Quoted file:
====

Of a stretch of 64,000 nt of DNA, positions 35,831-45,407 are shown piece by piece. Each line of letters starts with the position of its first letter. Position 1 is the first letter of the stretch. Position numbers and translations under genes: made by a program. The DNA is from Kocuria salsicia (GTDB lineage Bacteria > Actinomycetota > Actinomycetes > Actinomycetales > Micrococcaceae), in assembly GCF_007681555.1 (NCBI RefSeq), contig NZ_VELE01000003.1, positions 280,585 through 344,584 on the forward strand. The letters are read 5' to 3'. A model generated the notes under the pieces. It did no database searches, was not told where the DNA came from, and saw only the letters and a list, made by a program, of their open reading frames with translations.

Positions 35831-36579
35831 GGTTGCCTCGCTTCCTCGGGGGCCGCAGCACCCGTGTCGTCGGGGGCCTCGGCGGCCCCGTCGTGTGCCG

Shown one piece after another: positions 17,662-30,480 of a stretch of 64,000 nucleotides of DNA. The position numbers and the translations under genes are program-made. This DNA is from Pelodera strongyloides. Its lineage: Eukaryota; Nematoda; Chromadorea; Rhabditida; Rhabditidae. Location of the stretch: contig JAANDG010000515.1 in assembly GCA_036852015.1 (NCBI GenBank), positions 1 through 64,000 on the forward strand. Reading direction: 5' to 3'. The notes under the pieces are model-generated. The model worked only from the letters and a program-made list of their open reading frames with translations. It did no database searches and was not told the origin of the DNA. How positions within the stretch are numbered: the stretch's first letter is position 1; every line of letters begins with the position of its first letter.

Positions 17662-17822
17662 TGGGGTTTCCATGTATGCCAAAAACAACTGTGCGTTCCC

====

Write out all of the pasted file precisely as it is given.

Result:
Of a stretch of 64,000 nt of DNA, positions 35,831-45,407 are shown piece by piece. Each line of letters starts with the position of its first letter. Position 1 is the first letter of the stretch. Position numbers and translations under genes: made by a program. The DNA is from Kocuria salsicia (GTDB lineage Bacteria > Actinomycetota > Actinomycetes > Actinomycetales > Micrococcaceae), in assembly GCF_007681555.1 (NCBI RefSeq), contig NZ_VELE01000003.1, positions 280,585 through 344,584 on the forward strand. The letters are read 5' to 3'. A model generated the notes under the pieces. It did no database searches, was not told where the DNA came from, and saw only the letters and a list, made by a program, of their open reading frames with translations.

Positions 35831-36579
35831 GGTTGCCTCGCTTCCTCGGGGGCCGCAGCACCCGTGTCGTCGGGGGCCTCGGCGGCCCCGTCGTGTGCCG

Shown one piece after another: positions 17,662-30,480 of a stretch of 64,000 nucleotides of DNA. The position numbers and the translations under genes are program-made. This DNA is from Pelodera strongyloides. Its lineage: Eukaryota; Nematoda; Chromadorea; Rhabditida; Rhabditidae. Location of the stretch: contig JAANDG010000515.1 in assembly GCA_036852015.1 (NCBI GenBank), positions 1 through 64,000 on the forward strand. Reading direction: 5' to 3'. The notes under the pieces are model-generated. The model worked only from the letters and a program-made list of their open reading frames with translations. It did no database searches and was not told the origin of the DNA. How positions within the stretch are numbered: the stretch's first letter is position 1; every line of letters begins with the position of its first letter.

Positions 17662-17822
17662 TGGGGTTTCCATGTATGCCAAAAACAACTGTGCGTTCCC